AI, artificial intelligence, is seen as a helper that can free humans from many of the tasks done now. It is destined to play a big role in shortening the time for contextualizing data and deciding a course of action. This is vitally important in the coming world of IoT (Internet of Things), because controlling everything from autonomous vehicles (AV cars) to Alexa secretaries will require lightning-fast validation to guard against hacking attacks.

Where the business of cybersecurity is headed is away from a centralized, permission based, hierarchal view of management and control.

The Maginot Line was a series of concrete walls, fortifications, obstacles and weapons installations built by France in the 1930s to deter another German invasion. It didn’t work. The Wehrmacht became expert in mobility and simply drove around it. They could be termed the first “hackers.”

Our path to solutions always runs through higher technology. As promising as blockchain and AI appear for the future, they are still longer-term solutions. Is there a more immediate, simple cure to at least try? There may be many. Long before the Internet age, mapmakers found a solution to protect the copyright of their works. They simply put in a fake street. No onbut the mapmaker knew which or where it was, so unmasking an unauthorized copy was easy.

As we begin the New Year, try not to fret about market corrections, but look around at your uses of technology for your own needs. This is a good way to attune yourself to potentially promising technology investments and find opportunity.


For comments and questions, please contact Aaron D. Schindler, CFP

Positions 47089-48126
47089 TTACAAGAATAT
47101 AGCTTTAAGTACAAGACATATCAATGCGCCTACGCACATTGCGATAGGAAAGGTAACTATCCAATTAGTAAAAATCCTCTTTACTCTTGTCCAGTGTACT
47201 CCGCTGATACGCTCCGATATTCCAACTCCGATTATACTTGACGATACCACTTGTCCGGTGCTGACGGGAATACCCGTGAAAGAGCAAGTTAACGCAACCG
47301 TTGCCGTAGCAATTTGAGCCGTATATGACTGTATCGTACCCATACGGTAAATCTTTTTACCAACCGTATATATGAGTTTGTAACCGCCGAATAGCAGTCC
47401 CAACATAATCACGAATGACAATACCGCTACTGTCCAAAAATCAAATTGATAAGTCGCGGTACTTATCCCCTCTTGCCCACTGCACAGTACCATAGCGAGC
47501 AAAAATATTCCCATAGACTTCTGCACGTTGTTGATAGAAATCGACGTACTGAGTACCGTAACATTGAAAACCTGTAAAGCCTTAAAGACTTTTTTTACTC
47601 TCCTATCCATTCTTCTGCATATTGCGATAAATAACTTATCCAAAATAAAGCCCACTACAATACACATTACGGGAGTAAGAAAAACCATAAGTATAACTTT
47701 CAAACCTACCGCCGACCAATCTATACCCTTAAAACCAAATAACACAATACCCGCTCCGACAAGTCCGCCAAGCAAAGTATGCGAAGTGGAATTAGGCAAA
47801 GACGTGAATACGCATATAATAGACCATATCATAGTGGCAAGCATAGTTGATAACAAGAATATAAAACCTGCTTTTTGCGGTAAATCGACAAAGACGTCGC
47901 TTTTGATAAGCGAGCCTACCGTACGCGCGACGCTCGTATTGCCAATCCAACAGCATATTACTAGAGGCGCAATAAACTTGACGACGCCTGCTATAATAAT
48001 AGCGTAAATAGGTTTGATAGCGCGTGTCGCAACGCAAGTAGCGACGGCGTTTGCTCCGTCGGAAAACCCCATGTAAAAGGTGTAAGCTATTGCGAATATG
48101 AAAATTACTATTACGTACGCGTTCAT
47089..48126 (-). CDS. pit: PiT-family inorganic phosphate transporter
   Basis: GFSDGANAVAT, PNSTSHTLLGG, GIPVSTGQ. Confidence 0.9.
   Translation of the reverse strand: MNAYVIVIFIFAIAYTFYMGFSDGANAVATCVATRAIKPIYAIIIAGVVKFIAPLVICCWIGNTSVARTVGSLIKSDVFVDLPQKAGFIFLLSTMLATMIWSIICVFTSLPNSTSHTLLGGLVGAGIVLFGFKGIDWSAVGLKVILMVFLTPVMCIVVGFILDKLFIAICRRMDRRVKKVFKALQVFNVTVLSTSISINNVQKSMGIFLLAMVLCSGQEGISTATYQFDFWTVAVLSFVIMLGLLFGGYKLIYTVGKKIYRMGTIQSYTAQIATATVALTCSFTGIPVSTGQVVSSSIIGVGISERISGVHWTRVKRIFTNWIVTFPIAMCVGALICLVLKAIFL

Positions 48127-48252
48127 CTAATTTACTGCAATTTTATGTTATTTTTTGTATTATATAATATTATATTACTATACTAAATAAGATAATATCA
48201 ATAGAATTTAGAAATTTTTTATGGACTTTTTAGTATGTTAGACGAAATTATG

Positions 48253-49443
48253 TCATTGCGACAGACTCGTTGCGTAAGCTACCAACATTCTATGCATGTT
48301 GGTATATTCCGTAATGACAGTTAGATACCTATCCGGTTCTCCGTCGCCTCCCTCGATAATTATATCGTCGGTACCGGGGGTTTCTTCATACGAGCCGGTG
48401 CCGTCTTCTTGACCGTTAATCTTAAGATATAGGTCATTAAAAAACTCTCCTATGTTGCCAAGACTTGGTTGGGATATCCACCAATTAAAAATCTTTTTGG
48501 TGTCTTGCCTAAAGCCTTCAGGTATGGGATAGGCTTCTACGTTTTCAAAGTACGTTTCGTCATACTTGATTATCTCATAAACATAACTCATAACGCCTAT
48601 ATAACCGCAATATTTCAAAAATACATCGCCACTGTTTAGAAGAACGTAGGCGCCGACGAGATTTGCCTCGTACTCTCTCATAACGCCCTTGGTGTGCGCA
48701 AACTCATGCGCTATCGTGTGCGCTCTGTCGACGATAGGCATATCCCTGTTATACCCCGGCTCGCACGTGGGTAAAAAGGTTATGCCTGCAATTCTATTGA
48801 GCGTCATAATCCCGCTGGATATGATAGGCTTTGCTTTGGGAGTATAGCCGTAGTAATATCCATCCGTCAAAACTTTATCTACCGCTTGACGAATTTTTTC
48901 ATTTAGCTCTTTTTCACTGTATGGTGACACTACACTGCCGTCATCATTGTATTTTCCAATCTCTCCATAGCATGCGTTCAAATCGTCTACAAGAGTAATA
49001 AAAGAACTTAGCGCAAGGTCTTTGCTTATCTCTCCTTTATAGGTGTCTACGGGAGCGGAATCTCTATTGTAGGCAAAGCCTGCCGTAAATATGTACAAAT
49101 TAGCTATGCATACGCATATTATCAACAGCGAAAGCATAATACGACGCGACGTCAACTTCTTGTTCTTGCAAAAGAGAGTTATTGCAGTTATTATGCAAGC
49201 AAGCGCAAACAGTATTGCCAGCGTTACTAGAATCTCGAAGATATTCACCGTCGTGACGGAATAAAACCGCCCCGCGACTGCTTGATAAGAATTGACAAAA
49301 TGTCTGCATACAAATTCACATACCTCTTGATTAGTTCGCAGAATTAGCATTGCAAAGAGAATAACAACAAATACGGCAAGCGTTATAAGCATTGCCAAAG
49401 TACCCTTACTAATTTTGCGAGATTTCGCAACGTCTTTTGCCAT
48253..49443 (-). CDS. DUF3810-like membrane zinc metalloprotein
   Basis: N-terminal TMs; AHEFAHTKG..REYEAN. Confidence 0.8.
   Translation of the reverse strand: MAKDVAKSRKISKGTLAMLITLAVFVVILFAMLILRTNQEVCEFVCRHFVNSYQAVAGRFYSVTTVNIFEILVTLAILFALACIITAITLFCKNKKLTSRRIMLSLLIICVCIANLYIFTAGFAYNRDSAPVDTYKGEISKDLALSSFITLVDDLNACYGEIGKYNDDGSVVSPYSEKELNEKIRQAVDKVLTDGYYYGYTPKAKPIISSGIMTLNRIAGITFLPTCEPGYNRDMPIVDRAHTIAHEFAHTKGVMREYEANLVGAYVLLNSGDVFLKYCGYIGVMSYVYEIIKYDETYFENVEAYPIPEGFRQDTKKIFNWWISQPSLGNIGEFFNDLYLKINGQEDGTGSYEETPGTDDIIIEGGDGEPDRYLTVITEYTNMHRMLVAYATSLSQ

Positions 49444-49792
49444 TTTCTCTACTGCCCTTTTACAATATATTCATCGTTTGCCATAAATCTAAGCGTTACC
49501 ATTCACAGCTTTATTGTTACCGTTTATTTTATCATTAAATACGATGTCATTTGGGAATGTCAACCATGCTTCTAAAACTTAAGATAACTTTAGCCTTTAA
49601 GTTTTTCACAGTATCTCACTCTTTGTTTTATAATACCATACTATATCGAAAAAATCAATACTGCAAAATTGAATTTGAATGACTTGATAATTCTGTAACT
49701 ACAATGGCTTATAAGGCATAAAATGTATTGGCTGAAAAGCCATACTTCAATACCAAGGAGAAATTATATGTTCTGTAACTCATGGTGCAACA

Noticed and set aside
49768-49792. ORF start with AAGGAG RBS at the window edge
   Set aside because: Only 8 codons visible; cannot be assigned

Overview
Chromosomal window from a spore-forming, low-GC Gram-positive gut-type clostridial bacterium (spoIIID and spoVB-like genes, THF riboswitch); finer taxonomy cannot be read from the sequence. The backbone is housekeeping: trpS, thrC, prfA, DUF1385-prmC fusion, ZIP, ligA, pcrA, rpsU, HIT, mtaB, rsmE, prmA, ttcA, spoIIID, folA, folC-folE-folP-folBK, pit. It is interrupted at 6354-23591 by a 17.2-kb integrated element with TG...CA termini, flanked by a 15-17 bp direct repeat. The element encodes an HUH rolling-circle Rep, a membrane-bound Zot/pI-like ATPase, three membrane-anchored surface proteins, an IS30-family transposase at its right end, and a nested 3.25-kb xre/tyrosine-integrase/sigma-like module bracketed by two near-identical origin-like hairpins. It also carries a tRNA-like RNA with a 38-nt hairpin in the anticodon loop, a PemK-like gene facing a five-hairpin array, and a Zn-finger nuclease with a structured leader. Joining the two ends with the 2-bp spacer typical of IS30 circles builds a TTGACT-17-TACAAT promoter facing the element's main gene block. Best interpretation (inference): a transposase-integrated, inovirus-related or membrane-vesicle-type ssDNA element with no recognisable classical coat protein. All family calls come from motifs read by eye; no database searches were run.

Aschindler@wagllc.com, 917-715-2233

Copyright 2019 Robert Lovenheim and Aaron D. Schindler CFP, All Rights Reserved

Not for reproduction without permission and consent by Lovenheim and Schindler

The IShares S&P 500 Growth ETF seeks to track the investment results of an index composed of large-capitalization U.S. equities that exhibit growth characteristics. Indices are unmanaged and oncannot invest directly in an index. Past performance is not a guarantee of future results.

The above may contain general information about investment products. The information or opinions contained herein should not be construed as an offer to sell or the solicitation of an offer to buy any particular investment product. The opinions are solely of the representative/financial advisor and not of Guardian/Park Avenue Securities/Wealth Advisory Group or its affiliates, subsidiaries or other representatives/advisors. Such information is directed solely to individuals who reside in jurisdictions in which a representative is registered. Any subsequent direct communication with a consumer and/or prospective client shall only be conducted by a representative that is registered in the state where the consumer and/or prospective client resides. 

Mutual funds/ETFs and other securities are not backed or guaranteed by any bank, nor are they insured by the FDIC and involve investment risk, including possible loss of principal. 

Trade instructions are only accepted verbally. Call  212.541.8800 888.600.4667 during market hours if unavailable. GLIC, PAS, WAG, its affiliates/subsidiaries/advisors do not render tax/legal advice. Consult your independent tax adviser/attorney. 

Aaron D. Schindler is a Registered Representative and Financial Advisor of Park Avenue Securities LLC (PAS), 355 Lexington Ave, 9th Floor, New York, NY 10017, (212) 541-8800. Securities products/services and advisory services are offered through PAS, a registered broker/dealer and investment advisor. Financial Representative, The Guardian Life Insurance Company of America (Guardian), New York, NY. PAS is an indirect, wholly-owned subsidiary of Guardian. Wealth Advisory Group LLC is not an affiliate or subsidiary of PAS or Guardian. 

PAS is a member FINRA, SIPC. 

2019-72303Exp. 1/2021